“Discovery consists not in seeking new landscapes, but in having new eyes.”
Have you ever gone on a trip anywhere and planned out your entire itinerary? You were careful to mark all the right pit stops that would maximize your fuel consumption while also minimizing the amount of time it takes to get to your destination.
I had this experience recently.
I was visiting relatives in Ohio and planned my route from Muskoka, knowing exactly how gas would cost and the amount of time it would take to get to my destination (with two children under the age of 2, the latter was crucial information).
We began the trip and it was a fantastic. I was hitting all of the markers I had laid out for my journey, and made sure we ate at the appropriate times so that the madness of a family car ride was at a minimum.
Then we crossed the border.
Suddenly chaos ensued. I found myself on a massive detour in a completely foreign and unusual place. Now I know that the United States is not as “foreign” or “unusual” as most places in the world, but I found myself second-guessing my plans because litres became gallons, kilometres became miles, and dollars became, well, more expensive dollars.
I had a choice in that moment: I could either pull the car over and wait for my planned route to be ready (which was unlikely, as they were resurfacing the highway) or I could adapt and embrace the new road I was on.
When I was in seminary, a professor taught me that there are two types of ministries that God laid out in scriptures and they were both laid out on roads. The first type of ministry is called the “Road to Damascus” experience and the second, the “Road to Emmaus” approach.
Some of us enter ministry with our plans all laid out and are comfortable with our execution. We know what to look for and are comfortable when things are going the way we always hoped.
However, when a roadblock comes up, we tend to panic or overreact and forget that the detour was carefully mapped by someone else with care taken to get you to your destination.
The Road to Damascus
The “Road to Damascus” approach to ministry looks at the experience that Saul had on the way to Damascus where he encountered Jesus, experienced blindness, had a name change, and was healed because his drastic experience convinced him of his faith.
Some ministries are like this: They are bold, in your face, and apparent in their belief system when it comes to Jesus. Scripture, prayer, sacraments, are all plastered in every part of their organization and one can’t help but recognize they are a “Christian” organization.
The Road to Emmaus
On the other hand, the “Road to Emmaus” approach to ministry looks at the walk of two men towards a town called Emmaus who are joined by a third. They walk and talk with this third individual and invite the third person to dine with them. It is only after the two men invite the third in to dine is it revealed to them that they have been walking and talking with Jesus.
The subtlety of this form of ministry is embraced by many organizations as well: they are gentle, much more quiet, engaging, and when invited to join are recognized as being a “Christian” organization. It is encouraging to note that both forms of ministry are prevalent in the Bible and used for God’s glory.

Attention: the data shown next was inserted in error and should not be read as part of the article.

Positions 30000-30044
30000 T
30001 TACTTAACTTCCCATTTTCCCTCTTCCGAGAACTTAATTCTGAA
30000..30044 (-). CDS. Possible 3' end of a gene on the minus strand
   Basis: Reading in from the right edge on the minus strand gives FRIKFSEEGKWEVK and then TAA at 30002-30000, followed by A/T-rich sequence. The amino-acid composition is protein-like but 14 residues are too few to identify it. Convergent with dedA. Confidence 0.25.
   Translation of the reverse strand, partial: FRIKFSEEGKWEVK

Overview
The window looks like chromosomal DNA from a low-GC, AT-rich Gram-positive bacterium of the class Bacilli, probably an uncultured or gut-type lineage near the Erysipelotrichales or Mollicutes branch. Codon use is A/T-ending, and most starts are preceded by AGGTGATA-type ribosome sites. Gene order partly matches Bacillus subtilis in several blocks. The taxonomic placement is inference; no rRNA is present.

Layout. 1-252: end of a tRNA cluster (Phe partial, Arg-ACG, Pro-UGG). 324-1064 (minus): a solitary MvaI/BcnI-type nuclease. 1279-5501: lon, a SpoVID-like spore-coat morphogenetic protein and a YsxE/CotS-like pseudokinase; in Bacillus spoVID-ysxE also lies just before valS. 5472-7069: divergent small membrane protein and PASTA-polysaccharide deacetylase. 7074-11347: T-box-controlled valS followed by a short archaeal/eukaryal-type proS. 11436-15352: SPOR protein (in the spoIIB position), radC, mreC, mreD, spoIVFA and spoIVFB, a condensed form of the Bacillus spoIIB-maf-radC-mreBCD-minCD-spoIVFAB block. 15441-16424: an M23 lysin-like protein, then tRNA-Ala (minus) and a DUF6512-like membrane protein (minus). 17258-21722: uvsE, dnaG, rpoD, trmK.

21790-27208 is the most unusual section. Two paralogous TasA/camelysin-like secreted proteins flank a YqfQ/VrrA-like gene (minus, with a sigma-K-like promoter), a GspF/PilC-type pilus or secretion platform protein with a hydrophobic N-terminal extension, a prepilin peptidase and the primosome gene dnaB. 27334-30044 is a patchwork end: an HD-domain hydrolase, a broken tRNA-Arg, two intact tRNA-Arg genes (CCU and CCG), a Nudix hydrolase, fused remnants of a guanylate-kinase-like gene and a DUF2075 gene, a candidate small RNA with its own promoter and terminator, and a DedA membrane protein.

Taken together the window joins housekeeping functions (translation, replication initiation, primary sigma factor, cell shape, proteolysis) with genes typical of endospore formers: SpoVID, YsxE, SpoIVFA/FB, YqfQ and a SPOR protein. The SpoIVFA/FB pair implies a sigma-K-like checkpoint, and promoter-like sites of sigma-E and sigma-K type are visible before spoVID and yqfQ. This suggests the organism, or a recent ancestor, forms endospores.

Travelling the Emmaus Road
I haven’t focused much on disability so far in this post, but as someone who works in a Christian ministry serving people with disabilities, I’m thankful that this “Emmaus road” is open to us. While sometimes God works in impressive, earth-changing ways, it is a relief to know that he can also work through our small acts of coming alongside people on their journey. We reveal Christ’s love to others as we travel together in faithfulness.
Sometimes in life our paths can look like very different road experiences: sometimes we need to be loud and sometimes gently walking next to our neighbours. It is important to not see one way of ministry as better or worse than the other, as it is God who decides how He will work to bring Himself glory.
As this post comes to a close, I am reminded of the outcome of my journey to Ohio: we arrived safe and sound. The process of getting there was quite different than how I had planned, but with many more memories than I had anticipated.
If you find yourself at the impasse of the journey where you are confused as to how to be in ministry, I hope this acts as an encouragement and reminder that God uses various walks of life to bring glory to Himself.
Tyler Ellis was born and raised in Toronto, ON shaped by a diverse landscape in a Christian household. Tyler graduated from the University of Toronto as a major in History and minor in Political Science and English, going on to complete his Masters of Divinity at Heritage Theological Seminary. Tyler has worked in many capacities within the church, from Youth Pastor to Senior Pastor. He initially began working with Christian Horizons, an organization serving people with developmental disabilities, in 2011. After a hiatus to start and run a street ministry, “As for Me,” in Toronto, Tyler Tyler married his long time sweet-heart in 2015 and moved back to Muskoka. Tyler began working with Christian Horizons again as the Community Development Manager that year and has worked with many levels of the organization to ensure that people who experience disabilities have the opportunity to accomplish their goals while nurturing communities where everybody belongs. He and his wife have settled on a farm to raise his growing family, of which to date consists of two very busy little boys.